JEFF the Brotherhood “Heavy Days”
by producer Dustin Verburg
It’s been a good few years for punk rock, especially the fuzzed-out, devil-may-care brand known as garage punk. It’s more popular now than it has been since the Hives, White Stripes and Black Keys all pushed into the mainstream in the 00s. When those bands emerged, however, garage punk changed. Gone were the amphetamine-fueled white trash anthems of Zeke, the New Bomb Turks and the Gaza Strippers. A new day dawned that replaced broken-glass bravado with indie rock introspection and pop melodies. The garage punk of today owes more to classic blues and 60s psychedelia than it does to the Ramones or the Weirdos; it often has a much more refined and self-conscious sound than the music that came before it. Nashville’s JEFF the Brotherhood bridges the gap between yesterday and today, bringing in the best elements of the past’s rowdy barn-burners and the present’s stylish rave-outs.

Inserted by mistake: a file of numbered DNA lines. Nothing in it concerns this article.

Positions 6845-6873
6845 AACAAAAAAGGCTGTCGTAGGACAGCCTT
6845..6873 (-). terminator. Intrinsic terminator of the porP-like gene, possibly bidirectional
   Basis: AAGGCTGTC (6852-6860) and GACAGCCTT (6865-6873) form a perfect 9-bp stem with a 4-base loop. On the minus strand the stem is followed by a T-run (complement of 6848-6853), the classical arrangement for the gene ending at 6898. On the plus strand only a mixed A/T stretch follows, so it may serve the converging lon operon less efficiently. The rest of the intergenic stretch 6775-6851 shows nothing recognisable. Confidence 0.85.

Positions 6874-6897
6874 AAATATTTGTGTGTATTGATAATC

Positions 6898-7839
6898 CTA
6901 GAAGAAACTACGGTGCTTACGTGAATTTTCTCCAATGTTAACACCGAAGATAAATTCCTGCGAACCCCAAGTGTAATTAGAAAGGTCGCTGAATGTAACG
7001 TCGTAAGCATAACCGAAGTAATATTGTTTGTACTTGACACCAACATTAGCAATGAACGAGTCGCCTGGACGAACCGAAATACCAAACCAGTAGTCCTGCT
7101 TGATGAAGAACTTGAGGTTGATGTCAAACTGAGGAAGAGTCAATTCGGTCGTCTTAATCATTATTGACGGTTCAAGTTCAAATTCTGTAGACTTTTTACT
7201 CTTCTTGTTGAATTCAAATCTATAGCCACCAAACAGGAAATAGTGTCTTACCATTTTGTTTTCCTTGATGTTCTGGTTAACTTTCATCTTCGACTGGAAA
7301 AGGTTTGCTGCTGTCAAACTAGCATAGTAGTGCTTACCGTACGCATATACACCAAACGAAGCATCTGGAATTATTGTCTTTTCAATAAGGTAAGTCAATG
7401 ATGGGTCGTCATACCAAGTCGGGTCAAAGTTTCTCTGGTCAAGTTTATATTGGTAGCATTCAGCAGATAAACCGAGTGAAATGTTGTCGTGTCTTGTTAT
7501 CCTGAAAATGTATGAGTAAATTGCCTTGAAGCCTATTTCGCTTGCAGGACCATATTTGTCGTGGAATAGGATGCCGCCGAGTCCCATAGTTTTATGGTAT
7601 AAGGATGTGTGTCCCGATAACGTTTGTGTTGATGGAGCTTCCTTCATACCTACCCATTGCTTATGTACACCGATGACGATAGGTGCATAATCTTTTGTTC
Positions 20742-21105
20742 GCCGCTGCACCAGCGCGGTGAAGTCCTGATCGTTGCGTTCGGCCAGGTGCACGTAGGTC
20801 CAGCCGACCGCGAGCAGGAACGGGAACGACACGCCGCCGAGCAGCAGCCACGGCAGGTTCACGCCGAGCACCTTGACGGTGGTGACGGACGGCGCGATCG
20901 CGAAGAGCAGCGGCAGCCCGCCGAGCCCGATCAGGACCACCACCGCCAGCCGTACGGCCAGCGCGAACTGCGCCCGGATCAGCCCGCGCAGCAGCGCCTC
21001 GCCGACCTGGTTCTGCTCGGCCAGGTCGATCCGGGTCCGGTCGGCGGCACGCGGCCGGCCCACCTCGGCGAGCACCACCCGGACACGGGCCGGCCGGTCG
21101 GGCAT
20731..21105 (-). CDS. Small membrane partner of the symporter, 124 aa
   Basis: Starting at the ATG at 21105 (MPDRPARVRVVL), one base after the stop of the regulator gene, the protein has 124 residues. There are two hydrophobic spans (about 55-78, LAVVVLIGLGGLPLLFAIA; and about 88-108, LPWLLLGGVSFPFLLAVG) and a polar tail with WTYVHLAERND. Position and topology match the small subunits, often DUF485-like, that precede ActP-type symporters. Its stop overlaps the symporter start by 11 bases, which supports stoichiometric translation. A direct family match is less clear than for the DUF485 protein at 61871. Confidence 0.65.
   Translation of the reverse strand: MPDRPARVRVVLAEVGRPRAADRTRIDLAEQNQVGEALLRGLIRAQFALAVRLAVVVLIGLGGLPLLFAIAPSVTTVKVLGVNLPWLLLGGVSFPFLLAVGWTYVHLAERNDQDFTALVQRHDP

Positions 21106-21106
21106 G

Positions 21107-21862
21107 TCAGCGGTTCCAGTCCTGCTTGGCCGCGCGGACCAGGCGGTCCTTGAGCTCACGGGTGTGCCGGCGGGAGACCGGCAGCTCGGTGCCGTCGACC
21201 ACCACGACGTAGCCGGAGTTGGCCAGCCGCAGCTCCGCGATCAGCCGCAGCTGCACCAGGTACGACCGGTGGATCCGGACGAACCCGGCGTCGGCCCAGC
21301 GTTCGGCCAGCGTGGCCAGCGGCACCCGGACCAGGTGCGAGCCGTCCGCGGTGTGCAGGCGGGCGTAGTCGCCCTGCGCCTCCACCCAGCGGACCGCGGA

JEFF the Brotherhood is a two piece band, and their formula is simple but potent. Heavy, overdriven riffs are coupled with bashing mid-to-uptempo drums. When the tension level needs to change, the whole affair is punctuated with razor-sharp leads. JTB has collected many comparisons to The Wipers, the Portland punk rock heroes of the 70s, 80s and 90s. Those comparisons come mostly from that exact formula, which Greg Sage perfected way back on Is This Real? In 1979. That’s where the comparisons should end.
JTB’s vocal melodies are strong and memorable, particularly on “U Got the Look,” “Bone Jam” and “Heavy Damage.” Most songs on the album are drenched in the sort of psychedelic fuzz that the Black Lips bask in, but it’s coupled with a more aggressive riffing style and bone crunching tempo shifts. JTB does not thrash, they keep their tempos mean and lean; but the music never gets so slow that the adrenaline rush wears off. Their songs are on the long side for punk (3-5 minutes), and have a tendency to slip into the hypnotizing and brutal realm of stoner rock during instrumental breaks.
JEFF the Brotherhood keeps one eye on the glue-huffing swagger of yesteryear and the other eye on the sleek and ever-changing garage rock battleground of today. JTB would find it just as easy to play at a death-defying go kart race in a toxic junkyard as they would an exclusive theme party in a Brooklyn warehouse.
Catchy, aggressive, urgent and creative, JTB combines all of the elements of a great punk rock band. If JEFF the Brotherhood is an indicator, the next decade will be a good one for punk.